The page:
The AP reported on a rough day on another rough day in Wall Street. It is one of the best articles I have read in awhile. Having dropped 800 points during the day, it finished at 370 less than last closing. Indeed it was rough. The article has an interesting statement : “[he] believes investors are sensing that what’s happening in the economy is a shift in the extent to which consumers and businesses take on debt.” I am interested in seeing how this will carry out. Will we have some way of engaging self-finance? It is obvious that will change banking, but how will it affect other markets. We can assume technology through forms of automation.
Also significant in the article is Joseph V. Battipaglia’s discussion on the deleveraging of economies and the open discussion that this phenomenon is occurring right now and very quickly. It will be interesting to see what will happen after the deleveraging of the economies, which is omitted from the article. I expect it to have some radical impacts on politics and perhaps even borders.
I also appreciate the candidness which fund manager Ryan Jacob openly admits that other big name players are still attempting to gain ground in the market, mentioning Buffett’s new checkmate and the melee over Wachovia.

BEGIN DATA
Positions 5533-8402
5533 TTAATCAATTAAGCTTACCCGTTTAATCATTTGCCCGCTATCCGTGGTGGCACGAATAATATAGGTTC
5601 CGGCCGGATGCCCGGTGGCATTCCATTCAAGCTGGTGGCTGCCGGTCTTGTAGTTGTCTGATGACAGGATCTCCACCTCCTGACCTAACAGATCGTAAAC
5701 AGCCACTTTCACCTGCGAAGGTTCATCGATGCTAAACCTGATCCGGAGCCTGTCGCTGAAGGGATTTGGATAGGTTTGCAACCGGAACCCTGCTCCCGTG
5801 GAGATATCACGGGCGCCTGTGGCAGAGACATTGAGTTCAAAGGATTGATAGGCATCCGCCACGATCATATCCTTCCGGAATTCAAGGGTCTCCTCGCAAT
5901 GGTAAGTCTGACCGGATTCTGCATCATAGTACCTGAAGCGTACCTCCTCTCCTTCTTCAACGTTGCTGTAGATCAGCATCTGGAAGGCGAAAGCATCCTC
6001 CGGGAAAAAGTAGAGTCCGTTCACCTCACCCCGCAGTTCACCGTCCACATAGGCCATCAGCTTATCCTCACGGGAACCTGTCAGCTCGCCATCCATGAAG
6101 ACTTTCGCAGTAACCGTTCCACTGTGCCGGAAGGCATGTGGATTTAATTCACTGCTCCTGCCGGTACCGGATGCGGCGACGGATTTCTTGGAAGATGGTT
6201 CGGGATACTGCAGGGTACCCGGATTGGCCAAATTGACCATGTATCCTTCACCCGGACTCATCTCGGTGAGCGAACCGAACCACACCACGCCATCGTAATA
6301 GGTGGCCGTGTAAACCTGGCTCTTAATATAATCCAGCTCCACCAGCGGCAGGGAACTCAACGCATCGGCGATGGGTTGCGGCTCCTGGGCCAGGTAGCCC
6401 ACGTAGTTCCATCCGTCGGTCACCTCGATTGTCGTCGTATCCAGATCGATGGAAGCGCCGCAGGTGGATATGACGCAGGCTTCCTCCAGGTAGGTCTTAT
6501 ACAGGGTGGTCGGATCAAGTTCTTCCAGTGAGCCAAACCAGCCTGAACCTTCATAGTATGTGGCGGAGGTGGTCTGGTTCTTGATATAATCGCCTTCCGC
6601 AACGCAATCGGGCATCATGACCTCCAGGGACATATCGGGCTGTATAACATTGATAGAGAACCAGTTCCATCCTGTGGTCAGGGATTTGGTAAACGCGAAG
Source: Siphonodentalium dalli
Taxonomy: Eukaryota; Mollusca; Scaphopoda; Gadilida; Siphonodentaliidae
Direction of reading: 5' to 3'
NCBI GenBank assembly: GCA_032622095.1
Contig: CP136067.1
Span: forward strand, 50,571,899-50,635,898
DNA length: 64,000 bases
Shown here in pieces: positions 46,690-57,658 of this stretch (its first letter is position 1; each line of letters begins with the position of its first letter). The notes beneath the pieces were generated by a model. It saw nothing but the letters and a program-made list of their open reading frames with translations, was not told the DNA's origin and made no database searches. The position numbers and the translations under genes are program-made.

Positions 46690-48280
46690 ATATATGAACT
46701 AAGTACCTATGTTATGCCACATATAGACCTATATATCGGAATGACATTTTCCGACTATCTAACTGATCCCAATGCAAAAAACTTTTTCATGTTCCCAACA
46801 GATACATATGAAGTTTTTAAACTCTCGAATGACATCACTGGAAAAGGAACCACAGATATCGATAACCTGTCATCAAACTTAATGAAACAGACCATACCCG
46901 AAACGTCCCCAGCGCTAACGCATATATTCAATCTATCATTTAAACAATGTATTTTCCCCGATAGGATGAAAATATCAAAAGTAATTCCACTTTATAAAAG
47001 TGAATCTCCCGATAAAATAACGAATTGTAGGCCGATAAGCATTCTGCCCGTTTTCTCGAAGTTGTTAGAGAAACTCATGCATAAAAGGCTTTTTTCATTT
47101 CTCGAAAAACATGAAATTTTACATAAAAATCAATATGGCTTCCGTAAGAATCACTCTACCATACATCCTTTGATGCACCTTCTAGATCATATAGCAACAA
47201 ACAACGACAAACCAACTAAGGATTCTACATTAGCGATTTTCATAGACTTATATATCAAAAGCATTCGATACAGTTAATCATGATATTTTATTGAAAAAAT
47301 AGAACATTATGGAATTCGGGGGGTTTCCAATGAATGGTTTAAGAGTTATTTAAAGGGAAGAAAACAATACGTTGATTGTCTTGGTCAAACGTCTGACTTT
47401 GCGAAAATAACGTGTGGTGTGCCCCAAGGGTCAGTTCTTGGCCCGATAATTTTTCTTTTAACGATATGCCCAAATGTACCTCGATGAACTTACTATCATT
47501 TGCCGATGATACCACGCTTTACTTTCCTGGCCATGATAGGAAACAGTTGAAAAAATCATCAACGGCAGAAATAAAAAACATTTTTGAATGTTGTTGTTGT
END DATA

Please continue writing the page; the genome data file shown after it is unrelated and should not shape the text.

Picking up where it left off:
You can find the article here.
Today, the Dow Jones dropped 340 points as the US government released its poor report on the employment status of Americans, revealing a further weakening economy. The Department of Labor’s report showed a reversal of continued decline in unemployment, with an increase of 15,000 applications for unemployment during August.
Also reported were further slumps in retail markets, that pointed to necessity spending by consumers and an abandonment of demand for luxury items.
Today, Yahoo gave Icahn 3 seats on the board of directors, bringing the total to eleven. Icahn takes a seat as the second largest institutional shareholder. While Icahn has failed to get a majority of seats, the situation continues to be a disruption to their business. Icahn’s unable to negotiate on behalf of the company without Yahoo’s permission, and must be allowed to participate on any committee that deals with a possible deal topic. While Icahn has a history of success in these ventures, we still have yet to see if there will be any deal between Microsoft and Yahoo.
For the second month in a row, Chemical magnate Dow increased prices. This time by as much as 25 percent, compared to last month’s increase of 20 percent. Interestingly enough, they uncover a plan of surcharges for each truck delivery and railcar delivery. They offer consumers the same reason so many other business do when raising prices : rising fuel costs.
Carl Icahn, an ambitious investor and significant stockholder of Yahoo shares, expects to win a vote by the board to remove current CEO, Jerry Yang from his title. Icahn is disappointed with Yahoo’s rejection of Microsoft’s takeover bid, and with just cause. The company’s shares continue to deteriorate, falling 32 from last year. Yahoo claims their stock was worth more than what Microsoft offered and allows them to refocus their efforts to core business. With another drop in value today, the bid, no longer on the table, becomes a more attractive offer to shareholders, and momentum is building.